Editor’s note: In this fivepart series, former ELCA Presiding Bishop Herbert Chilstrom examines the authority and interpretation of the Bible. Part four explored biblical contextualization throughout church history.

Whenever the church engages in the kind of debate we’ve explored in this series, there is a tendency for those who champion little or no change to be regarded as “conservative” and those who call for study and possible adaptation to be labeled “liberal.” Unfortunately, this penchant for attaching labels to those who disagree with us clouds the real question: How do we interpret the Bible and how much weight do we give to tradition, reason and experience?

Lutheran theologian Karlfried Froehlich addressed this question in a 1997 article in the Princeton Seminary Bulletin. Froehlich wrote about what he calls “the predicament of biblical interpretation.” He observed, as I have suggested, that, in the history of interpretation, one principle has always been at the core: “God’s action in the historical person of Jesus Christ was central to God’s plan of salvation. … Beyond that, [principles of interpretation] could show immense variation in scope, emphasis, and vital concerns.”

Froehlich also made the observation that the way we interpret Scripture will inevitably be influenced by “the articulated faith and hope of the interpreters as well as of the communities in which and for which they have operated.”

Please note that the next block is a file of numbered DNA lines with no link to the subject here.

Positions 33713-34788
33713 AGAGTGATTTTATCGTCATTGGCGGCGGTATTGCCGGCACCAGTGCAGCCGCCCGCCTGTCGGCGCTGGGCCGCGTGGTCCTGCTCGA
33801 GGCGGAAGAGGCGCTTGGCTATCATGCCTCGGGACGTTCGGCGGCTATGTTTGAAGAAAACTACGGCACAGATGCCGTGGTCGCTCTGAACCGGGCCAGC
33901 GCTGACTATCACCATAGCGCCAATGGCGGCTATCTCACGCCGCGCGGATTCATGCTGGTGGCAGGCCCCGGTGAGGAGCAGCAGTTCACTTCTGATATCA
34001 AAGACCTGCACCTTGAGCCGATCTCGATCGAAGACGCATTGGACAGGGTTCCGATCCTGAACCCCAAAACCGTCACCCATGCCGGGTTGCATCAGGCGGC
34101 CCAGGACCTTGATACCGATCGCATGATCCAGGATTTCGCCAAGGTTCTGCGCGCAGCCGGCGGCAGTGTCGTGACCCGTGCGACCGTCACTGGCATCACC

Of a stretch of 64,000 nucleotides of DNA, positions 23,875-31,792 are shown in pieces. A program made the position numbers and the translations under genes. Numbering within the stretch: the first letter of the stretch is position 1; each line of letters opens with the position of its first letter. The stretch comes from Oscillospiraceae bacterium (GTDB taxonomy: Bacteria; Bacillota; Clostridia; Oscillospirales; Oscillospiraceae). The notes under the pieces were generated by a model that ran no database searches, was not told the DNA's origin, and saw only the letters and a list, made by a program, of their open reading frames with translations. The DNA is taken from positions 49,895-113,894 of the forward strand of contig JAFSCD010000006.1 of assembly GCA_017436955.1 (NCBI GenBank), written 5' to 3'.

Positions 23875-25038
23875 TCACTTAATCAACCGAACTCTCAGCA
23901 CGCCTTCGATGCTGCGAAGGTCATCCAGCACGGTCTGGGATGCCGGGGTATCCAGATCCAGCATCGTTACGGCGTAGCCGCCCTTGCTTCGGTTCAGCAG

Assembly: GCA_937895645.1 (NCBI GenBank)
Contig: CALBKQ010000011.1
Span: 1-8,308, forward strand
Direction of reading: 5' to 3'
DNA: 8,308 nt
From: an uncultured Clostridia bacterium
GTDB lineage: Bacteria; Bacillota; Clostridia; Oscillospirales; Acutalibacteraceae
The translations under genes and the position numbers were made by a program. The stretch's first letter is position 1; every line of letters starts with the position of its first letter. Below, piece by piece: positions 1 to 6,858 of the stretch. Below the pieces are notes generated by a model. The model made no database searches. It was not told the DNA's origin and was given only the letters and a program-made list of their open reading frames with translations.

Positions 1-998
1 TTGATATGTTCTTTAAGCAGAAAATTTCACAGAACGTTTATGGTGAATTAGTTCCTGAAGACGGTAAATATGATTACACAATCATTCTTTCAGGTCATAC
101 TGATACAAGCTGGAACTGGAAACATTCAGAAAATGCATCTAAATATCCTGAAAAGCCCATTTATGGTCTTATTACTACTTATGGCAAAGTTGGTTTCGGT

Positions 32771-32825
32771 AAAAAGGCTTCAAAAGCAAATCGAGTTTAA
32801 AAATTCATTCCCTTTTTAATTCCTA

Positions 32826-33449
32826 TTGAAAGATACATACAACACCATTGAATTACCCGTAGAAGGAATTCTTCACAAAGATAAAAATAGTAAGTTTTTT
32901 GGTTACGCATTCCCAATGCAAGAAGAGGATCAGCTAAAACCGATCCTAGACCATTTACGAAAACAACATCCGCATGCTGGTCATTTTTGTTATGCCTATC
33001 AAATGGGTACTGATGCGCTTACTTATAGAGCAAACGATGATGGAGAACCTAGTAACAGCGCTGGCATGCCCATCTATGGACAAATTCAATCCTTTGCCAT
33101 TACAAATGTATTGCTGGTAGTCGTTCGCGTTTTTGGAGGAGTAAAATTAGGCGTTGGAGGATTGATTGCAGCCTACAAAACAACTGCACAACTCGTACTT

The task of interpreting the Bible is more complex than taking a text, following certain time-honored principles and coming to an obvious conclusion.

How much change can we bear?

A reading of biblical and church history makes it obvious that we do change our positions on certain matters from time to time. I have discovered, however, that whenever I make an argument such as this, there is great fear that we may give too much credence to reason and experience as agents of change. We begin to feel we are walking on thin ice.

This is a legitimate concern. And now may be a good time to insert a word of caution. It is legitimate to ask, “Whose reason? Whose experience?”

A look at two biblical passages may be helpful. In his letter to the Corinthians about the use of tongues, Paul is careful to distinguish between one’s private use of that gift for personal edification and the claim of some that it is a gift for the whole church. He concludes his advice to the Corinthian believers by urging them to “excel in [gifts] for building up the church” (1 Corinthians 14:12).